Steroids

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Anabolic steroids, or simply steroids, were discovered in the 1930s to facilitate the growth of skeletal muscle in laboratory animals. Bodybuilders and weightlifters and then athletes in other sports eventually began using them to enhance their strength, often without admitting their use. Anabolic steroids are taken orally, injected intramuscularly, or rubbed on the skin when in the form of gels or creams. Users will combine different types of steroids in a process known as stacking, to enhance the overall effect. In "pyramiding", users escalate steroid use. Steroid use for athletic performance is illegal, unfair, and causes medical harm to the athlete who puts his own ego over values.

Anabolic steroid abuse causes adverse side effects ranging from acne and breast development in men, to unattractive changes in appearance by women, to life threatening conditions. The sooner one stops taking steroids, the less the harm. Anabolic steroids can also cause increased irritability and aggression.

Some of the health consequences that can occur in both males and females include liver cancer, heart attacks, and elevated cholesterol levels. In addition to this, steroid use among adolescents may prematurely stop the lengthening of bones resulting in stunted growth.

People who inject steroids also run the risk of contracting or transmitting hepatitis or HIV. Some steroid abusers experience withdrawal symptoms when they stop taking the drug. These withdrawal symptoms include mood swings, fatigue, restlessness, loss of appetite, insomnia, reduced sex drive, and depression. This depression can lead to suicide attempts, and if left untreated, can persist for a year or more after the abuser stops taking the drugs.

The 2006 Monitoring the Future Study, which surveyed students in eighth, tenth, and twelfth grades, found that 1.6% of eighth graders, 1.8% of tenth graders, and 2.7% of twelfth graders reported using steroids at least once in their lifetimes. 17.1% of eighth graders, 30.2% of tenth graders, and 41.1% of twelfth graders surveyed in 2006 reported that steroids were "fairly easy" or "very easy" to obtain. Furthermore, 60.2% of twelfth graders surveyed reported that using steroids was a "great risk” during 2006. The Centers for Disease Control and Prevention (CDC) also conducts a survey of high school students throughout the United States, the Youth Risk Behavior Surveillance System (YRBSS). Nearly 5% of all high school students surveyed by CDC in 2005 reported lifetime use of steroid pills/shots without a doctor's prescription.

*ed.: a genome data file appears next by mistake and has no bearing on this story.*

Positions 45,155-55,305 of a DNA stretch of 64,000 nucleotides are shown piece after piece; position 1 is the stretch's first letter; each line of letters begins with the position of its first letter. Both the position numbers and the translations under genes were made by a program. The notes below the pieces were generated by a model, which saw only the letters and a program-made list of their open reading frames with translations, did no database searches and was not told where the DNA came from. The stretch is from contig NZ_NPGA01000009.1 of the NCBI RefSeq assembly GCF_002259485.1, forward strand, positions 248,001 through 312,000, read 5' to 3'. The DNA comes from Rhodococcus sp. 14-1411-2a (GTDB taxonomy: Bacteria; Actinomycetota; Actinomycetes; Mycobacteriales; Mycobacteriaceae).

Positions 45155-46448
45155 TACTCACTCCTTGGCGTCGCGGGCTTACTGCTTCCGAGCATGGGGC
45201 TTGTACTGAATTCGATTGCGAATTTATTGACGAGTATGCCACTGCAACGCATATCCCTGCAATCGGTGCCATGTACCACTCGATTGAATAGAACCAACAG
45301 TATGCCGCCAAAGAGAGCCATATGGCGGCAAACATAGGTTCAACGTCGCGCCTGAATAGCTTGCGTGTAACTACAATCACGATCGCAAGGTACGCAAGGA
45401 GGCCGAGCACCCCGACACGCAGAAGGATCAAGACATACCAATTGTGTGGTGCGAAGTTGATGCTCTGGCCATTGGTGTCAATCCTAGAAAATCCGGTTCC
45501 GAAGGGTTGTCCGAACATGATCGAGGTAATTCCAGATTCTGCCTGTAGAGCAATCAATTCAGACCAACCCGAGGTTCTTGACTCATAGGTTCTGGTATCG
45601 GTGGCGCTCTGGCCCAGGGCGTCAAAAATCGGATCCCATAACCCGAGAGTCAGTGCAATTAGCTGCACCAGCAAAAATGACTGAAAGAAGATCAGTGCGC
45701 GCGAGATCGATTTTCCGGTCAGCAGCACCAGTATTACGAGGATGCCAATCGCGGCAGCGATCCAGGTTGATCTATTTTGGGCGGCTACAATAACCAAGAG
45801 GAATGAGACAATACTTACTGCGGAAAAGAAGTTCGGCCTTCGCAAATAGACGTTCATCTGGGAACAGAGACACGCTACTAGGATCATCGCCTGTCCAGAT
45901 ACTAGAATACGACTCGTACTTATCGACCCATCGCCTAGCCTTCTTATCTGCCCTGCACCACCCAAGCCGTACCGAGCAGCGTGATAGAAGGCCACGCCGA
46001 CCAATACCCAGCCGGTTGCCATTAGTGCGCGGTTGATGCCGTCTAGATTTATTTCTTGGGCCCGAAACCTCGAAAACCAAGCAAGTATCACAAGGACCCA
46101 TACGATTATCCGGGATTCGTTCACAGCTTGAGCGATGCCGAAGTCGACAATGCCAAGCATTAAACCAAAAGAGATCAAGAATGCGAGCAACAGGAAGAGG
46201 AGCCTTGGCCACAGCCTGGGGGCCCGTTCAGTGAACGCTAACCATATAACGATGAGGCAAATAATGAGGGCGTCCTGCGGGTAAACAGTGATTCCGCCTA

Illegal anabolic steroids are often sold at gyms, competitions, and through mail operations after being smuggled into this country. The most common sources for obtaining steroids for illegal use are Internet purchases and smuggling them into the U.S. from other countries such as Mexico and European countries. These countries do not require a prescription for the purchase of steroids, making it easier to smuggle them. In addition to this, steroids are also illegally diverted from U.S. pharmacies or synthesized in clandestine laboratories.

Concerns over a growing illicit market and prevalence of abuse combined with the possibility of harmful long-term effects of steroid use led Congress to place anabolic steroids into Schedule III of the Controlled Substances Act (CSA) in 1991. It is therefore illegal to possess or sell anabolic steroids without a valid prescription. Some States have also implemented additional fines and penalties for illegal use of anabolic steroids.

The International Olympic Committee, National Collegiate Athletic Association and many professional sports leagues (including the Major League Baseball, National Basketball Association, National Football League, and National Hockey League), have banned the use of steroids by athletes due to their potentially dangerous side effects and because they give the user an unfair advantage. But testing in many of those sports is inadequate. The Olympics test most thoroughly for illegal drug use.

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